What are arteriovenous malformations?
Arteriovenous malformations (AVMs) are defects of the circulatory system that involve abnormal connections between arteries and veins. Most AVMs don’t cause problems but some can lead to neurological and circulatory issues. AVMs sometimes are visible at birth with an appearance similar to a hemangioma, even though the two malformations are very different in how they can affect the body and how they should be treated.
What are symptoms of an arteriovenous malformation?
AVMs can be found at birth or may not be discovered until years later. AVM can occur internally in locations such as the brain, where they can cause headaches, seizures, and/or vomiting, and in the lungs, where they can cause cyanosis (a blue tint to the skin). When an AMV is visible, it may not cause symptoms for years after its appearance. The AVM site may darken in color over time. Common symptoms include:
- Swollen, blue, pink, or dark red skin that’s warm to the touch
- Swelling/thickening of the skin
- Difficulty moving the affected part of the body
- Numbness, tingling, or spontaneous pain in the area of the AVM
- Bleeding from the site of the AVM
How are arteriovenous malformations diagnosed?
Arteriovenous malformations are complex conditions needing complex analysis. A patient’s team of doctors, surgeons and radiologists may order several different tests to get the full picture of the malformations. These tests could include: cerebral arteriography, which uses dye and x-ray imaging; computed tomography (CT) scan, which produces a three dimensional view of the brain; and magnetic resonance imaging (MRI) which uses powerful magnets and radio waves to create detailed brain mapping.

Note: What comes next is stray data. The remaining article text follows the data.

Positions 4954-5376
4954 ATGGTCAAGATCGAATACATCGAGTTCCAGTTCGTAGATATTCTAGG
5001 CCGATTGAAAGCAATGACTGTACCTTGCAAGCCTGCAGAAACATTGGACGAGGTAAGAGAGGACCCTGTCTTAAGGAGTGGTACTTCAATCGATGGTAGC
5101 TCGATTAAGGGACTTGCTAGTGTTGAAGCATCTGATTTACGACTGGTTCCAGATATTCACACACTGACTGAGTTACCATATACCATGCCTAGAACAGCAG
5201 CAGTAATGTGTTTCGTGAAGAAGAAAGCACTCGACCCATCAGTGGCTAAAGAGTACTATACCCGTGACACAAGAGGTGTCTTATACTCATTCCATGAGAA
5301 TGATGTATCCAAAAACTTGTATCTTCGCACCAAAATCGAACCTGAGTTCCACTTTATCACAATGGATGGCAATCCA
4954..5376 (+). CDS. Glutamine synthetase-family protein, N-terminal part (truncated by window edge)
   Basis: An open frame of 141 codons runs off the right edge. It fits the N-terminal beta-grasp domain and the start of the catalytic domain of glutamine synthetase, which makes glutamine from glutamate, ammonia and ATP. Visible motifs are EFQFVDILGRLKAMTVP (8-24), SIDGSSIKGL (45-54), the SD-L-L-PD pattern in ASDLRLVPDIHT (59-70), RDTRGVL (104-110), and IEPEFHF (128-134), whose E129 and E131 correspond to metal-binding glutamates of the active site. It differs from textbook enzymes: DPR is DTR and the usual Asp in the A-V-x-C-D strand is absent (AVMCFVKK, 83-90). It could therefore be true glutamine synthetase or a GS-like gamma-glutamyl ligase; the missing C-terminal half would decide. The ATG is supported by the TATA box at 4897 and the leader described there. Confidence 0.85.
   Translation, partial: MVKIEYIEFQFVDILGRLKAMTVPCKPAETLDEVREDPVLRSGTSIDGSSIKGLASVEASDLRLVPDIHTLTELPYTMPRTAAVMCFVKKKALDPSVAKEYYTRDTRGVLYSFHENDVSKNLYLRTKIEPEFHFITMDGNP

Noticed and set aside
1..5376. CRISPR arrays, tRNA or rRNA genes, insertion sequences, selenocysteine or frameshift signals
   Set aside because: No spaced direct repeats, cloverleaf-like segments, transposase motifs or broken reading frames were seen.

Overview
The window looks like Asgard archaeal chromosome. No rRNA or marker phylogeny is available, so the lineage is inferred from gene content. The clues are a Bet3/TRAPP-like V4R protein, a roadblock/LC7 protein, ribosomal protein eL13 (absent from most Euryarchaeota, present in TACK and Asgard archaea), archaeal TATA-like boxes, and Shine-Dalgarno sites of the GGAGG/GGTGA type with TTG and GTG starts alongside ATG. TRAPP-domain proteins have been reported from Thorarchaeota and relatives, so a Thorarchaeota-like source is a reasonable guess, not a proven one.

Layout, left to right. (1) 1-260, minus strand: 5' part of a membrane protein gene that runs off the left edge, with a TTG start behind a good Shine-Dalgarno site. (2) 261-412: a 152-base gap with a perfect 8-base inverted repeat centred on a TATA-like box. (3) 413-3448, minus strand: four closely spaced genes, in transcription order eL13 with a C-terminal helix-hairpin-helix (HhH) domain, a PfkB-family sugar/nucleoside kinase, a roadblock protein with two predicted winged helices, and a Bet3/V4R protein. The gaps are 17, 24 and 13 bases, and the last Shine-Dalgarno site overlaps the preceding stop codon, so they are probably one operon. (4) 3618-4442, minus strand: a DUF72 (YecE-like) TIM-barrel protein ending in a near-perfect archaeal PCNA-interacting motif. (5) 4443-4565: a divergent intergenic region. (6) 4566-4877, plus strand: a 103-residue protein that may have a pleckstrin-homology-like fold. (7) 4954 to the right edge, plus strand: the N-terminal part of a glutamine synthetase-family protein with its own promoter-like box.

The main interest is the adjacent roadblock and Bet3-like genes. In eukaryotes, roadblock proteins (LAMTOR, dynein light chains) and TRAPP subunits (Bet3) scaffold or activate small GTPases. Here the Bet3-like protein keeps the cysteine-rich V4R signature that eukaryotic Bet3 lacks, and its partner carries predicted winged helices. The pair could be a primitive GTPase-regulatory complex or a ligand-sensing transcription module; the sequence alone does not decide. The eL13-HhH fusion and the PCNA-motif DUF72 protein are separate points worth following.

How are arteriovenous malformations treated?
The first step will be to determine the size and severity of the AVM. Tests such as a Doppler ultrasound, MRI, or angiography may be performed to check blood flow and get a full picture of your child’s unique AVM. Surgery often is necessary to remove the AVM. Lasers can treat the appearance of the skin surface after the deeper portion of the AVM has been removed.
About treatment for arteriovenous malformations at Children’s
AVMs are commonly treated through Children’s Vascular Anomalies Center, which is located on our Minneapolis campus. By coordinating experts from several pediatric disciplines into a single visit, families experience a new level of convenience in an environment focused exclusively on pediatrics. Every child is assigned a pediatric nurse case manager who coordinates all treatment and communication between care providers and the family.
For consultation, referral, or an appointment, call the Vascular Anomalies Center at 612-813-7100.